Physiologist Bill Kwon works with a heart-lung transplant team at UCLA.
Casey Salandra is an HIV researcher at the National Institutes of Health.
Kitan Akinosho is a data scientist with the federal government in Washington.
And Chris Ng is a patient representative at Boston Children’s Hospital.
All four professionals have decided to go to medical school, and the brand-new Carle Illinois College of Medicine is high on their list. Designed to fuse medicine with engineering and data science, the college is about to admit its first class of 32 students for next fall.
“When I saw it, I was like, ‘Oh my gosh,’ this is the perfect fit for me. I can’t believe it’s a real thing,” said Salandra, who holds a chemical and bioengineering degree from Carnegie Mellon. “It’s really exciting that they’re focusing on the innovation part of medicine.”
Despite an abbreviated recruiting season that began last October, the college received almost 1,100 applications, and 533 followed through with the more rigorous secondary application process.
About 64 of the best and brightest were invited to the second of two day-long showcases at Carle and the University of Illinois campus on Saturday, learning about the school’s unique curriculum and meeting some of the top physicians and UI scientists who will work with them on new medical technologies.
Dean King Li said the college’s target population is smaller than most medical schools, as applicants had to meet standard pre-med requirements and demonstrate skills in quantitative studies, computer science, high-level math and statistics. Only about 10 percent of the 54,000 applicants to U.S. medical schools have those skills, and the college got about 20 percent of that pool, which is “no small feat,” he said.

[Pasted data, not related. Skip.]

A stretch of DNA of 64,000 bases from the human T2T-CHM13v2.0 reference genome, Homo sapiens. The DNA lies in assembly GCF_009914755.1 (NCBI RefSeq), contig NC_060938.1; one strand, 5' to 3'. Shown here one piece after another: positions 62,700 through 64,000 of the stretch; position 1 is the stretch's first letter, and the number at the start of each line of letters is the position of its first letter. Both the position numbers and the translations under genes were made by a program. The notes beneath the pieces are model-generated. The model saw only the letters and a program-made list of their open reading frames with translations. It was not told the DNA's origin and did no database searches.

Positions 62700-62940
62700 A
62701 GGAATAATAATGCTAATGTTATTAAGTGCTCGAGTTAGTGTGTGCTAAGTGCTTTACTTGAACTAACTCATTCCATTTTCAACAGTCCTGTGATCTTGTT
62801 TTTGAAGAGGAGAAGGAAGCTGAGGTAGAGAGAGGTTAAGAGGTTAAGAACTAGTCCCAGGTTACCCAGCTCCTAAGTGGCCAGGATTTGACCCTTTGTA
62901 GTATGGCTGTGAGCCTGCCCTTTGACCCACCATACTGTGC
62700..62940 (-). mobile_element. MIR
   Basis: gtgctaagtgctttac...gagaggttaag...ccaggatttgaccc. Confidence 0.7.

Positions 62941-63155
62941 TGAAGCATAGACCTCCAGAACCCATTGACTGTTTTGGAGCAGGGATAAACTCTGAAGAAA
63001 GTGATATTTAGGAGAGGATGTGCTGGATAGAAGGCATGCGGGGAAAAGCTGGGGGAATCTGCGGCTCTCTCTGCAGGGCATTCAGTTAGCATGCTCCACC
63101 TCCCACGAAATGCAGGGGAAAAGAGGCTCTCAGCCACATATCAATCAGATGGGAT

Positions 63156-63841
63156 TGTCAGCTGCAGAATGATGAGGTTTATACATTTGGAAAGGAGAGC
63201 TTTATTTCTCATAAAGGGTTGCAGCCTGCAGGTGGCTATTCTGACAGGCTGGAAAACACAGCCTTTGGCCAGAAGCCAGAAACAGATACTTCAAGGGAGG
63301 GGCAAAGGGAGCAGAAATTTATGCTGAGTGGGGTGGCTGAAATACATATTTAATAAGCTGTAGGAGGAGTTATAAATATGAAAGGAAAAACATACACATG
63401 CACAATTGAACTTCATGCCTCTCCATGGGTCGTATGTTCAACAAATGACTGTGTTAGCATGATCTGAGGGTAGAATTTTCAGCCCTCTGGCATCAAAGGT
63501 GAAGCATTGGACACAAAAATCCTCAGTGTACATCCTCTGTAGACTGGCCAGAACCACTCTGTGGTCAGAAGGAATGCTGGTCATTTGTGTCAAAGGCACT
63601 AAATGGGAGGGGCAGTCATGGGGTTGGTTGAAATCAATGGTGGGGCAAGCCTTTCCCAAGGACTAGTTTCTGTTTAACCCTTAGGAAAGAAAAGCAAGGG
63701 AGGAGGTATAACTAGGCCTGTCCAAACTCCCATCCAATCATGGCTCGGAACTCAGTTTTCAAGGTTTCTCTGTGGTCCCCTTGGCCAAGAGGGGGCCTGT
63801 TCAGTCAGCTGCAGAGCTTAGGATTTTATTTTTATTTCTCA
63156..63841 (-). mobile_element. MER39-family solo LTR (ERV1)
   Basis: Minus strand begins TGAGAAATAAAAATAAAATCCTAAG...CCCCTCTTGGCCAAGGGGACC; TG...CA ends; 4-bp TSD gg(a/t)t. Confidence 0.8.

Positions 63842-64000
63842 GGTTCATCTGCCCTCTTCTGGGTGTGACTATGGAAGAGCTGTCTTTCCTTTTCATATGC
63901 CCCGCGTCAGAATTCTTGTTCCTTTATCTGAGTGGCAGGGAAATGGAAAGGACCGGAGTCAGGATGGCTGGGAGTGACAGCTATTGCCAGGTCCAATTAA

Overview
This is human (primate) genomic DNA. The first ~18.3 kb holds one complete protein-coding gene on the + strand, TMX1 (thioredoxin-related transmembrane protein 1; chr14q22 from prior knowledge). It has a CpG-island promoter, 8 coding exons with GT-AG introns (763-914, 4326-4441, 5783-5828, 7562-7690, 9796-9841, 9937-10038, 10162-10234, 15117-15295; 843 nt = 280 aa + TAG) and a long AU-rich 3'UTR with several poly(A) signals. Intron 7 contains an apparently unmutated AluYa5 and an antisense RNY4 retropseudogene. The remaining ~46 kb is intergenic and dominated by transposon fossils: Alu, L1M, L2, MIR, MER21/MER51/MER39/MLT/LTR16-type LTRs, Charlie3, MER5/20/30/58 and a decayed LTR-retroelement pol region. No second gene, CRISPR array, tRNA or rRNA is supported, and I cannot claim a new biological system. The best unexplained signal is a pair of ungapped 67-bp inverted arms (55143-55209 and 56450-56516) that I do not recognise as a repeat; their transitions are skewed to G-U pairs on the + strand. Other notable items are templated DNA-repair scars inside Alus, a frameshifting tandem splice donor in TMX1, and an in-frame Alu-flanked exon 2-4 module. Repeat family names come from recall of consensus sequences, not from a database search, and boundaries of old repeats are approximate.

Applications weren’t available until mid-October, when the college received preliminary approval from a national accrediting agency, and the deadline to apply was in January. A normal recruiting period is closer to 18 months, Li said.
The ‘four Cs’
The application process was also different from typical medical schools. Instead of writing an essay, applicants in the second round had to show, through a six-minute video and portfolio, how they meet the “four Cs” central to the medical school’s training: competence, curiosity, compassion and creativity. Their submissions included research experience, international medical missions and work with under-served U.S. populations.
“A lot of people warned us we might not get enough qualified applicants, but we are proving them wrong,” Li said. “These are all people who can go to almost any medical school.”
Applicants came from all but three states across the country, led by Illinois (120), California (69) and New York (32). The school is not accepting international students.
From the initial pool, the cumulative GPA was 3.43 and the average Medical College Admission Test score was 505.34, out of a possible 528.
Admissions offers will go out in mid-March, and students have until April 30 to decide. The college will accept just 32, though it will have a waiting list.
The college did have a big recruiting tool: Students admitted for the first class will get four years of free tuition. It’s a substantial perk. Tuition will be $46,718 for Illinois residents and $58,958 for students from out of state, pending approval by UI trustees later this year. Mandatory fees total $4,038, plus a $1,544 annual health insurance fee.
To ensure it attracted students of all backgrounds, the college also waived the typical fee for the secondary application and paid for applicants to visit if they showed financial need.
In his opening address Saturday, Li told the students they would be attending the first engineering-based college of medicine in the country, built from the ground up to produce “physician innovators” and leaders in medicine. He also said the school’s active-learning curriculum isn’t for those who want to just sit in the back row and listen.